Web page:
"On Thursday, April ye 5, 1750, I went to see a most deplorable object of a child, born the night before of one Mary Evans in "Chas"town. It was surprising to all who beheld it, and I scarcely know how to describe it. The skin was dry and hard and seemed to be cracked in many places, somewhat resembling the scales of a fish. The mouth was large and round and open. It had no external nose, but two holes where the nose should have been. The eyes appeared to be lumps of coagulated blood, turned out, about the bigness of a plum, ghastly to behold. It had no external ears, but holes where the ears should be. The hands and feet appeared to be swollen, were cramped up and felt quite hard. The back part of the head was much open. It made a strange kind of noise, very low, which I cannot describe. It lived about forty-eight hours and was alive when I saw it. "
I do not have a photograph of a harlequin fetus to show you, and am not certain I would do so even had I such a picture. This is my most feared of deformities; it has caused me fits of cold sweat and palsy to view. Even today.
Update here: Ms. Kristy Milland of the Birth Disorder Information Directory was kind enough to send me this link to a case study that includes a fine image of the sort I above did not have. Or so I surmise-- naturally I have not been able to bring myself to look at it head on. Although you're free to do so. Carry on.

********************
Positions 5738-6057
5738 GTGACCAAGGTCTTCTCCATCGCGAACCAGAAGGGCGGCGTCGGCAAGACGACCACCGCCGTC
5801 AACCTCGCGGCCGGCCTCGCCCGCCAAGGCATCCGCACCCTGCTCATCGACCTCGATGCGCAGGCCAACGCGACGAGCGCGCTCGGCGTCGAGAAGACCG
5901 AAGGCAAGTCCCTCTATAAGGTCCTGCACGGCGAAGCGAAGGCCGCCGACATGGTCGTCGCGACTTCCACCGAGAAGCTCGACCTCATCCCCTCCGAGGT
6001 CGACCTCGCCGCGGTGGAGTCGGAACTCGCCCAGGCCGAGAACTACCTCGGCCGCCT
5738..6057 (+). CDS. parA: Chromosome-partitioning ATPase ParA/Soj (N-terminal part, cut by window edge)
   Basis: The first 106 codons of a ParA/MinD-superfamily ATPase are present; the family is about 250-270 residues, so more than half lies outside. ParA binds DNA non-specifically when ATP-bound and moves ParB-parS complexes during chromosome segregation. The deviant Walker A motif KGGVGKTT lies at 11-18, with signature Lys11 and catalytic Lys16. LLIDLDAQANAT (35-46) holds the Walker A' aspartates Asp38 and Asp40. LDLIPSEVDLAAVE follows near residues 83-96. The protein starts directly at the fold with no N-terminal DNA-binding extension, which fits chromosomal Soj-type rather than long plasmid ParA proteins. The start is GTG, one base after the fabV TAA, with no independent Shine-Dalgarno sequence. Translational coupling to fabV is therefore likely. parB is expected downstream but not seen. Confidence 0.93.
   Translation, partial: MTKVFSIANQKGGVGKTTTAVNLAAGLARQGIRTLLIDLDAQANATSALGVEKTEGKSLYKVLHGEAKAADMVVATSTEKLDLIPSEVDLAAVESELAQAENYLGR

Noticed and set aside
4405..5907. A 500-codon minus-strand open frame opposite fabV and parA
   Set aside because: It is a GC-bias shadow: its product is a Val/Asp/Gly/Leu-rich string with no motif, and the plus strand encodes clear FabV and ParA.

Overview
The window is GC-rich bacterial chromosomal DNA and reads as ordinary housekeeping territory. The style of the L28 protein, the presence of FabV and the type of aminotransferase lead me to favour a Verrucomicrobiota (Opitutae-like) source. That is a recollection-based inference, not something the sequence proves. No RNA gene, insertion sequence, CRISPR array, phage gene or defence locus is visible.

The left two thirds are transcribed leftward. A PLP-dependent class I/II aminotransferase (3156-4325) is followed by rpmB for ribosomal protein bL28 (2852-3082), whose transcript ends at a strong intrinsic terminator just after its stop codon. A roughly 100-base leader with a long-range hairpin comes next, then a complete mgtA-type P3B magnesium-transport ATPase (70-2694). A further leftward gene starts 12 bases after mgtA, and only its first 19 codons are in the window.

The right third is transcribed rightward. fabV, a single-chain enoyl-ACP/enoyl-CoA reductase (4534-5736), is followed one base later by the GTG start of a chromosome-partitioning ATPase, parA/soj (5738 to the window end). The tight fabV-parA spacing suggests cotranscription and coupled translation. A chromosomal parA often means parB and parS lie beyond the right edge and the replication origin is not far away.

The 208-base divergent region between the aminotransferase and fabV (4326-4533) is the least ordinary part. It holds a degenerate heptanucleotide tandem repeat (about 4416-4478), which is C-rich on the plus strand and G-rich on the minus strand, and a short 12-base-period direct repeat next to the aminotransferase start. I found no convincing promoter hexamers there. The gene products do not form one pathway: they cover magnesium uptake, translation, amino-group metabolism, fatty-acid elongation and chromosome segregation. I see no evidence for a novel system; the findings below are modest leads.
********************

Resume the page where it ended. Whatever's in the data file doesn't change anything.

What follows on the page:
Incidentally, this article's citations led me to the case study of a Bangladeshi girl who was rescued from the worst ravages of this condition by timely medical care. Since then, there have been television specials on survivors, but at the time I was not aware any harlequin fetus had made it out of infancy. The article's accompanying photos were understandably difficult for me to face, but I'm glad I forced myself to look. The last one shows a toddler, with chapped skin covered in salve, but otherwise essentially normal. The contrast with the harrowing "before" pictures brought me to open tears.